In fiscal year 2018, USDA’s Special Supplemental Nutrition Program for Women, Infants, and Children (WIC) served 6.9 million people: low-income, nutritionally-at-risk pregnant, breastfeeding, and postpartum women and their infants and children up to age 5. WIC participants receive a benefit package redeemable for specific nutritionally tailored food products, typically at commercial food retailers. WIC State agencies charged with administering the program have significant latitude in deciding to authorize retailers, which may have implications for food costs and participants’ food access.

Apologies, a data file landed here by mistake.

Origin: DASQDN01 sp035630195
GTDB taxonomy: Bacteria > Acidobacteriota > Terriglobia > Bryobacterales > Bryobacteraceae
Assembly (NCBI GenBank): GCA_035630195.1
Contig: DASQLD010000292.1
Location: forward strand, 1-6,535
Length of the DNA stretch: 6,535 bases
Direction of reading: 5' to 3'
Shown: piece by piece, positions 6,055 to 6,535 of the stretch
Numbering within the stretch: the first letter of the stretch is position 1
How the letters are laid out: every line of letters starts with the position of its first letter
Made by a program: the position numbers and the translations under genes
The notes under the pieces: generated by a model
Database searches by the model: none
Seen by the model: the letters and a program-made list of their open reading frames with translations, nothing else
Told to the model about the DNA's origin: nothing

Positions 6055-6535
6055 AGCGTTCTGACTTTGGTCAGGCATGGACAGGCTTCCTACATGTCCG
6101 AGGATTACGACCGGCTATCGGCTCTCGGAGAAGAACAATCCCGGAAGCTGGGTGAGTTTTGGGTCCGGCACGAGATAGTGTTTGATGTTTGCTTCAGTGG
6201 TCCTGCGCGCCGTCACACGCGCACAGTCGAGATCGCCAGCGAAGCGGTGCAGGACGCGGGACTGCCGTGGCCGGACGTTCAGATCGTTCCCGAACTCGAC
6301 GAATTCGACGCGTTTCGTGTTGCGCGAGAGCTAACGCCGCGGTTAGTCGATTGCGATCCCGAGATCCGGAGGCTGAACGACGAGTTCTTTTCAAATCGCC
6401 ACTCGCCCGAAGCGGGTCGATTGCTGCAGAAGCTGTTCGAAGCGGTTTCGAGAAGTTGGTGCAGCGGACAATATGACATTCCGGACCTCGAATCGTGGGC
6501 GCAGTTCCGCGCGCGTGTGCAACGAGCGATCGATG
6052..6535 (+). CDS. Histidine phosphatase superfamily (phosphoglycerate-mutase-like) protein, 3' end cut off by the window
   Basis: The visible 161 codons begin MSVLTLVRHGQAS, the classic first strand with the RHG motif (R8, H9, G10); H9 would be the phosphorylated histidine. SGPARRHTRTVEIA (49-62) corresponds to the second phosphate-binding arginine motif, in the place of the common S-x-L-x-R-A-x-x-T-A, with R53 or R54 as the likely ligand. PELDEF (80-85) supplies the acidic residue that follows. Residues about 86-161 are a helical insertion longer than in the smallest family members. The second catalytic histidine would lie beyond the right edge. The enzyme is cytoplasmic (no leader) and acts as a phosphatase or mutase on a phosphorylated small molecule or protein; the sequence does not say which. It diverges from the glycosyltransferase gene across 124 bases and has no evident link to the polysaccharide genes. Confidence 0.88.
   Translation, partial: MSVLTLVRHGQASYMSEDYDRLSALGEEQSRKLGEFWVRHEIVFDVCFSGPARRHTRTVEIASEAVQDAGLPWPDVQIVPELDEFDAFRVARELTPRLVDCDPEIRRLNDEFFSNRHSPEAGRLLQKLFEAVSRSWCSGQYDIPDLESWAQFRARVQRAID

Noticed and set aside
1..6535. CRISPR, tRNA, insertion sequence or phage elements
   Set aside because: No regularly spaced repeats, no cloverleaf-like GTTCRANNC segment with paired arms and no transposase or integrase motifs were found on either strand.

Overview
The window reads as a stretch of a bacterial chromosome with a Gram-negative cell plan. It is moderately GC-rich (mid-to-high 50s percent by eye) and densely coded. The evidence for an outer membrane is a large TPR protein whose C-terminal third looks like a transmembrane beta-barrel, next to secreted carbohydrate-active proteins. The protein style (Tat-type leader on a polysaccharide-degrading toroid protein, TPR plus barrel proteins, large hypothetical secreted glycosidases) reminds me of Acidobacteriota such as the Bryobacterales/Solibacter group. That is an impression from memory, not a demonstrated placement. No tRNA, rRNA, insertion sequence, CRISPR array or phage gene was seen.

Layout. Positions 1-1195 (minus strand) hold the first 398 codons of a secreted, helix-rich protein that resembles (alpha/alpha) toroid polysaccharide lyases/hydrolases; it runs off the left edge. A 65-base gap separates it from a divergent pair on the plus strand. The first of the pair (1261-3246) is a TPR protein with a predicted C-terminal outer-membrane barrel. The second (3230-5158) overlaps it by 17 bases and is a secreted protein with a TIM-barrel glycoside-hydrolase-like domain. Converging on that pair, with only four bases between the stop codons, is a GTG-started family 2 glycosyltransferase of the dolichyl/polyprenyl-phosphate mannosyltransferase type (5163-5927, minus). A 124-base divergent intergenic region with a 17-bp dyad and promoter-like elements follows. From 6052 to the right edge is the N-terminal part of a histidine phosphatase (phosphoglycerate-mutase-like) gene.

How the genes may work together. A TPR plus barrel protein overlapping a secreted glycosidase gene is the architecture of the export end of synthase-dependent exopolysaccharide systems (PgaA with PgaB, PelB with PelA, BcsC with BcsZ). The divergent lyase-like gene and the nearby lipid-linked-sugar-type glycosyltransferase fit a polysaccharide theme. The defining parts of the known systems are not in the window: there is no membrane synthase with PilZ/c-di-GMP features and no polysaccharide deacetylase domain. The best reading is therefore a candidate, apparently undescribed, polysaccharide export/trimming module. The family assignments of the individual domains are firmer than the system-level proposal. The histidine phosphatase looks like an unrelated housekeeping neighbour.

Nationally, the majority of stores that redeem WIC benefits are typical food retailers such as supermarkets, medium-sized grocery stores, and smaller convenience stores. States also have the option of authorizing “above-50-percent” (A50) stores that derive more than 50 percent of their food sales from WIC transactions. A50 stores typically cater almost exclusively to WIC customers by stocking primarily the foods that can be purchased with WIC benefits and by employing cashiers knowledgeable about WIC transactions. A50 stores tend to locate close to WIC clinics, which in turn are located close to WIC participants, thereby increasing participants’ geographic access to WIC-provided foods. Federal regulations forbid A50 stores’ prices from exceeding a State’s average WIC prices. In 2012, 13 State agencies authorized around 1,300 A50 stores to accept WIC benefits.
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